Podcast, Ep. 131: Dilemma Blitz with Tanya Houge

Design solutions leader Tanya Houge answers your decorating dilemmas

We’ve had so many of your wonderful decorating dilemma’s come in that we wanted to do a special episode focused just on them. To join us, we welcome Tanya from the Designs Solutions team to answer your questions including topics on how to emphasize existing cool architecture, what the cantaloupe rule is and why you may want to follow it, what paint colors Tanya recommends for certain looks, and her advice on how to decorate for young active kids when you know they will want a fresh start in a short time.

Decorating Dilemmas:

Hey ladies,

Just discovered your podcast last week and have already enjoyed many episodes.  I just moved into a new house and am trying to do the decorating myself, as there is not much budget left after the purchase.  I have collected lots of pictures, but have been kind of stumped as to how to put the ideas together; I can’t possibly use all of them.  I have received so much help from the podcast that I now feel I can move forward on my own.  Thank you!

However, the area I have no ideas for, which is my biggest decorating dilemma, is the entry.   It is very dark.  I am sending in some pictures that were taken in the lightest part of the day (the morning), but it gets even darker as the sun shifts to the other side of the house in the afternoon.  I am very light sensitive and hate dark rooms.  What can I do to brighten it up?  I don’t like leaving the lights on all day long.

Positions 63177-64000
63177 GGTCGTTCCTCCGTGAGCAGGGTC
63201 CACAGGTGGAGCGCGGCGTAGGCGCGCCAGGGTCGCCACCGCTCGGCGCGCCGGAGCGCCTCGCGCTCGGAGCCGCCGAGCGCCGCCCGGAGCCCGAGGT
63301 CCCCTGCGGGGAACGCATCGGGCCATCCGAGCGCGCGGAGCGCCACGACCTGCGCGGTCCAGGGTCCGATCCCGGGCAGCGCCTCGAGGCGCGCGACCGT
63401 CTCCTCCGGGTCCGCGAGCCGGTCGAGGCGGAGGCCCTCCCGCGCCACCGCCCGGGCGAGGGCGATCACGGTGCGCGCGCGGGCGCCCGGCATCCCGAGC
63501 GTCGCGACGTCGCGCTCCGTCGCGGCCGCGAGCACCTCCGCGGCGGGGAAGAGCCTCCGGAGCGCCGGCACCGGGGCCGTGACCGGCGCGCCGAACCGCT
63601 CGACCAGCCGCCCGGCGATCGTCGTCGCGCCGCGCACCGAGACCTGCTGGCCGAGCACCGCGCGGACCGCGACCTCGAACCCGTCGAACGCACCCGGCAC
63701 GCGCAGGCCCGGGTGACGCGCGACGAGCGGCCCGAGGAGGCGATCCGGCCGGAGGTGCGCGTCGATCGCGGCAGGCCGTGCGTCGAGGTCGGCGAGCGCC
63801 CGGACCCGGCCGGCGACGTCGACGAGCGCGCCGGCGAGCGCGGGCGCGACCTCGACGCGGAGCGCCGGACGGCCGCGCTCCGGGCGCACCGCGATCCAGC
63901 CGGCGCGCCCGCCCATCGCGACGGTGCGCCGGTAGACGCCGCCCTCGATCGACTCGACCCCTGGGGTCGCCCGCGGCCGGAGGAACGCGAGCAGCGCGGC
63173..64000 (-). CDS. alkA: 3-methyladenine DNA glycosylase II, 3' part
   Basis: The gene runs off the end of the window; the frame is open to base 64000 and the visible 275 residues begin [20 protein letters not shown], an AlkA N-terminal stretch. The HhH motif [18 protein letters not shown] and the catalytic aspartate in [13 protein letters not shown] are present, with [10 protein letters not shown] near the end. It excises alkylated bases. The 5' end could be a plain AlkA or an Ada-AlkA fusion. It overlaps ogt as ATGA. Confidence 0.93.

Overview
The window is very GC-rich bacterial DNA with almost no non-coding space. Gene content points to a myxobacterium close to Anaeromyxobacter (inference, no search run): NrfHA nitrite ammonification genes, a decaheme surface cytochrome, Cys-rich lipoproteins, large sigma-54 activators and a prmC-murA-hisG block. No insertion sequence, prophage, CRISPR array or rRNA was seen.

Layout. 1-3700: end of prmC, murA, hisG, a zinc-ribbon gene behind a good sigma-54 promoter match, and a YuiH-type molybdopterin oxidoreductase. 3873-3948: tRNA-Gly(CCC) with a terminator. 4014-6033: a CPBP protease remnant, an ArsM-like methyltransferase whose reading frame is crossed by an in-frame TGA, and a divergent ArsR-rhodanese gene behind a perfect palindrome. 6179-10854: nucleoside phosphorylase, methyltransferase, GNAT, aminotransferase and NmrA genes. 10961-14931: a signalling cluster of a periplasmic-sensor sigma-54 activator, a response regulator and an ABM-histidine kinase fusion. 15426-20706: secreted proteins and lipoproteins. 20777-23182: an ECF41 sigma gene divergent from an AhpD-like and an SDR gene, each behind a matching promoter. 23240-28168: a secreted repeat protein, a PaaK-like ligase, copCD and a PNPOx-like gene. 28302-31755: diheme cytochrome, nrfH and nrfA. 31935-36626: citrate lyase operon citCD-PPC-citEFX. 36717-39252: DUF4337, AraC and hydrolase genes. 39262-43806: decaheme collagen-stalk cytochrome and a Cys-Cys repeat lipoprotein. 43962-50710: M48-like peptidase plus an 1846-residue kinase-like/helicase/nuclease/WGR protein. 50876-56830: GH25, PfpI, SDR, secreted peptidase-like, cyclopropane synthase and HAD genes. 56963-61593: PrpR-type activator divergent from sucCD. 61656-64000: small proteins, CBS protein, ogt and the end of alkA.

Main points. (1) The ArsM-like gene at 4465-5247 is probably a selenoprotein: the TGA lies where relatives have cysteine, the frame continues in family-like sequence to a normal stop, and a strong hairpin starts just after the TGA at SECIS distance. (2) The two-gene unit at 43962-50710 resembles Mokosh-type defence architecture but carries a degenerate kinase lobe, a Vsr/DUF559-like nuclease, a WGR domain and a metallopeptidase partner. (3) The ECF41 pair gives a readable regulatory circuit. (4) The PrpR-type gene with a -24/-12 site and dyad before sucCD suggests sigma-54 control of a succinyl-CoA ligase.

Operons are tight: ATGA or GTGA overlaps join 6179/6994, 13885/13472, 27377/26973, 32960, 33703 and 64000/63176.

The most obvious answer to me was to put a window in the door, but this is not allowed by the HOA.   Should I paint, wallpaper, what???  Also, what color should the ceiling be as well?  The current paint color is a beige with maybe a touch of gray in it on the ceiling and walls.  It is not a dark value in the light rooms, but in the entry it appears darker.

The other hard thing is that the walkway part of the entry is very narrow, which makes adding furniture difficult.  It is 4’ 4” wide with only 8” on each side of the door.  It is also  18 feet long, so I have four very large wall spaces that need something interesting on them.  How much art can I put in one entry?  

I love the rest of the home, but this entry is proving to be very challenging for me.  Any help and ideas you could give would be greatly appreciated.

Thanks again for the great podcast,
Mary

We think a huge full bodied floor mirror would look great on the wall, and you can even get the kind that has a shelf down the middle for extra display options for a tiny entry such as this one. For inspiration, check out our Hollen Entryway Mirror. Add some bright pieces of art. A demi-lune can also be a great solution in a tight space, so you can display items but not have the corners clipping your hips as you walk by. You can add 3 or 4 sconces, and grouping of long pendants with lights on dimmers could look beautiful as you are going down the stairs. Get something that is glass, instead of full metal.


Hi ladies!

I love hearing your design tips!  I remember one of you saying you were using a navy grasscloth wallpaper in your master bedroom (I apologize for not remembering who it was!).  I’m planning to use a dark grasscloth in our bedroom as well, but our bright white ceiling seems to be too much!  We also do not currently have trim on the top of the wall.  My question is, what did you do with your ceiling?  Do you have any suggestions for how I should finish mine?

Thank you for your help!! I appreciate it!

Emily